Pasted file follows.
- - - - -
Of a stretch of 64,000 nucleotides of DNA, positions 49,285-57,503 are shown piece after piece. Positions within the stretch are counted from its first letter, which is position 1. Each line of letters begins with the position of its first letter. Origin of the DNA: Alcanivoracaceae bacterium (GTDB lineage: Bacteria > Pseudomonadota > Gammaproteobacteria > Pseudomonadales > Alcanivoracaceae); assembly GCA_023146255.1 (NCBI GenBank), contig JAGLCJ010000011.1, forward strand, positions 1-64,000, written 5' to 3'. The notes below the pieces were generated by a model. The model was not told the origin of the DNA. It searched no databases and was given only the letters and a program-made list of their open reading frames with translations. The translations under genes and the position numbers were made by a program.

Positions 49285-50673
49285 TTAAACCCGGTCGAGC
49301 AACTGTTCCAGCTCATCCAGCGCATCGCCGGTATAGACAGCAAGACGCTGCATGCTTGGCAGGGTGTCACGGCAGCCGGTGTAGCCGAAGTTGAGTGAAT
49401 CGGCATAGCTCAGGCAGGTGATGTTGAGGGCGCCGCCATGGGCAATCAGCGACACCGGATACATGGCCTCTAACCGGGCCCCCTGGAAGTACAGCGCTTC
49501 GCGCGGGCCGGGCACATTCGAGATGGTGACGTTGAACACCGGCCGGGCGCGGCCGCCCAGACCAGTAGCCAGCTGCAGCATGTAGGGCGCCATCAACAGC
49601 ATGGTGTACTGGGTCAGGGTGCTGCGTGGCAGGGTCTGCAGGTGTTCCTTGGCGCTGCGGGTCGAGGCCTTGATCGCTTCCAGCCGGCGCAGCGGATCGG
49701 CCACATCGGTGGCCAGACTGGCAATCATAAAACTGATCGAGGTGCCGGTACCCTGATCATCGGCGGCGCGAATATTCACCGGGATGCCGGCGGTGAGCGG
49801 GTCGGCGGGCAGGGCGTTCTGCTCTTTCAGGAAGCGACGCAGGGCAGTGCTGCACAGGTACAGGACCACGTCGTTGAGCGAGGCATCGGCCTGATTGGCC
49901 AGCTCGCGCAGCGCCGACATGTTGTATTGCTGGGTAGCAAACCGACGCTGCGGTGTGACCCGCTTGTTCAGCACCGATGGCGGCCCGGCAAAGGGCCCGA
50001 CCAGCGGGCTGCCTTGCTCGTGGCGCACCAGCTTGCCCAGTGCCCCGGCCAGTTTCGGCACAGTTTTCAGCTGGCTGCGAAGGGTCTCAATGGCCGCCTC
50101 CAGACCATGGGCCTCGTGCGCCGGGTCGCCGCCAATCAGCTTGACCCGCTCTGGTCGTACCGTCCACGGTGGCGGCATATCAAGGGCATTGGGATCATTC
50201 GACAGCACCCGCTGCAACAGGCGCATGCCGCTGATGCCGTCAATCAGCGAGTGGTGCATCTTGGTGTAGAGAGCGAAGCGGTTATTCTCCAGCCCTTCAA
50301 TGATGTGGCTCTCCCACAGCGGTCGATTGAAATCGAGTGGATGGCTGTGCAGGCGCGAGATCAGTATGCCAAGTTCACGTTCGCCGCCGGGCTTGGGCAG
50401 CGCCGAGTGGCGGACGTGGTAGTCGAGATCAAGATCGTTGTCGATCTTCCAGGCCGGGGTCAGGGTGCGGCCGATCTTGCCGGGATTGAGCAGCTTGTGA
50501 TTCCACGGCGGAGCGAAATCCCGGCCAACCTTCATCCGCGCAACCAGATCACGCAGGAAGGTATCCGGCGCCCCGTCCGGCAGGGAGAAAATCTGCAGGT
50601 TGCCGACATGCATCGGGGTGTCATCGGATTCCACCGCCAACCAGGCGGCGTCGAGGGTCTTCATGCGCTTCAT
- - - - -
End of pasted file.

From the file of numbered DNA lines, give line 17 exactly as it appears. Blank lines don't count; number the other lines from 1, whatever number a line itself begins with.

50601 TGCCGACATGCATCGGGGTGTCATCGGATTCCACCGCCAACCAGGCGGCGTCGAGGGTCTTCATGCGCTTCAT